Are you using an e-cigarette to kick help you kick the habit of smoking?
The Health Information and Quality Authority (HIQA) has commenced a national public consultation on a health technology assessment of smoking cessation interventions including e-cigarettes.
This independent analysis by HIQA identifies what improvements could be made in the mix of interventions offered by the Health Service Executive (HSE) in Ireland to increase overall quit rates at an acceptable cost. The findings will inform the development of a national clinical guideline to guide healthcare professionals and smokers on how best to quit smoking successfully.
HIQA’s Director of Health Technology Assessment Dr Máirín Ryan said, “Quitting smoking substantially reduces the risk of disease in former smokers. This analysis examines the safety, effectiveness and cost-effectiveness of the smoking cessation interventions available in Ireland that can be used to help smokers quit for good. These include medicines such as nicotine replacement therapy, varenicline and antidepressants, as well as e-cigarettes and behavioural interventions, such as counselling and telephone support. HIQA also specifically examined the clinical effectiveness of therapies in pregnant women, and those attending secondary mental health services.”
The HIQA assessment is the first of its kind in the EU to examine the cost-effectiveness of e-cigarettes.
Dr Máirín Ryan continued, “This report found that all publicly funded smoking cessation interventions can be considered clinically effective when compared with doing nothing, and cost-effective when compared with unassisted quitting. The most cost-effective strategy is to maximise the use of varenicline and nicotine replacement therapy (NRT) in combination.”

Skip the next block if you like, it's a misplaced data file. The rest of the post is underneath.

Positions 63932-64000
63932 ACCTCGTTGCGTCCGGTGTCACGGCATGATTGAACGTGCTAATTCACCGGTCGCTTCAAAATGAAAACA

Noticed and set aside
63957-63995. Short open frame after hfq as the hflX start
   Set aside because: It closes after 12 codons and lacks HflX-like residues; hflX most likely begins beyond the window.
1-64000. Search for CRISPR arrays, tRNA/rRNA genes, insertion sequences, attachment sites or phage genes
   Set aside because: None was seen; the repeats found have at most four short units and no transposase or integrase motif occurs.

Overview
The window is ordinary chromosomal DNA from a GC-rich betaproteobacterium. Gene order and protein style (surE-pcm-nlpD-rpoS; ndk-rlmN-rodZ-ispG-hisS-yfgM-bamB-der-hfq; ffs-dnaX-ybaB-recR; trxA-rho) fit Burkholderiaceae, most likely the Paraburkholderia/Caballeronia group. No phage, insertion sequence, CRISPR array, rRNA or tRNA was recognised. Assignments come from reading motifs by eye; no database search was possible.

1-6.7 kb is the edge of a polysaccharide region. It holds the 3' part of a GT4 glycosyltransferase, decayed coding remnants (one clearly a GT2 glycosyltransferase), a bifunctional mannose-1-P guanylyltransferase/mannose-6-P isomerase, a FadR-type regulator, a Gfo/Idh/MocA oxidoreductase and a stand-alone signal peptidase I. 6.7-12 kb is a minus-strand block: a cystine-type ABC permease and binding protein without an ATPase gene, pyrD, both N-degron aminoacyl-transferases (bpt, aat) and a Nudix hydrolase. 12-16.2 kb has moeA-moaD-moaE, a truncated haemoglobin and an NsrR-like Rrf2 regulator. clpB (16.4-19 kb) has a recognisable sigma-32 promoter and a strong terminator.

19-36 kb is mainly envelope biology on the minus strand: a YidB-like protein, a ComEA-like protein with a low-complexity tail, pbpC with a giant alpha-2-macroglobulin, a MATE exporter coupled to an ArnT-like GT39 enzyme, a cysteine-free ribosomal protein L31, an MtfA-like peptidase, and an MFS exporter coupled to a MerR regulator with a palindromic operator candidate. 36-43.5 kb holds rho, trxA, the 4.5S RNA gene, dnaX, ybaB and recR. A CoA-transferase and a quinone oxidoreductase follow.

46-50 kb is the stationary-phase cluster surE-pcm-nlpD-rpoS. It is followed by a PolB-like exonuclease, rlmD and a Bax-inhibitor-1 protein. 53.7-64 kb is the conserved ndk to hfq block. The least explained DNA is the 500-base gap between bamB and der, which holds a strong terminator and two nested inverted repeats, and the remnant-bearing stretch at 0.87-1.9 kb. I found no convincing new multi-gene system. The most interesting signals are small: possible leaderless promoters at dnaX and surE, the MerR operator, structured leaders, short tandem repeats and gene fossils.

Significant changes have taken place in smokers’ choice of cessation support since the arrival of e-cigarettes on the market five years ago. This analysis looks at current uptake rates of e-cigarettes among those trying to stop smoking in Ireland, as well as trends in other countries, while acknowledging that research into e-cigarettes is only beginning.
Dr Máirín Ryan said, “This HTA found a high level of uncertainty surrounding both the clinical and cost-effectiveness of e-cigarettes. While the long-term effects of using e-cigarettes have not yet been established, data from Healthy Ireland reveals that 29% of smokers currently use e-cigarettes as an aid to quitting smoking. HIQA’s analysis shows that increased uptake of e-cigarettes as an aid to quitting would increase the number of people who successfully quit compared with the existing situation in Ireland and would be cost-effective, provided that the currently available evidence on their effectiveness is confirmed by further studies.”
A public consultation seeking feedback on this report is open until 3 February 2017. Following this, a final report will be prepared for consideration by the HIQA Board, before being submitted to the Minister for Health and the HSE.
The report, along with details on how to take part in the consultation, is available at www.hiqa.ie.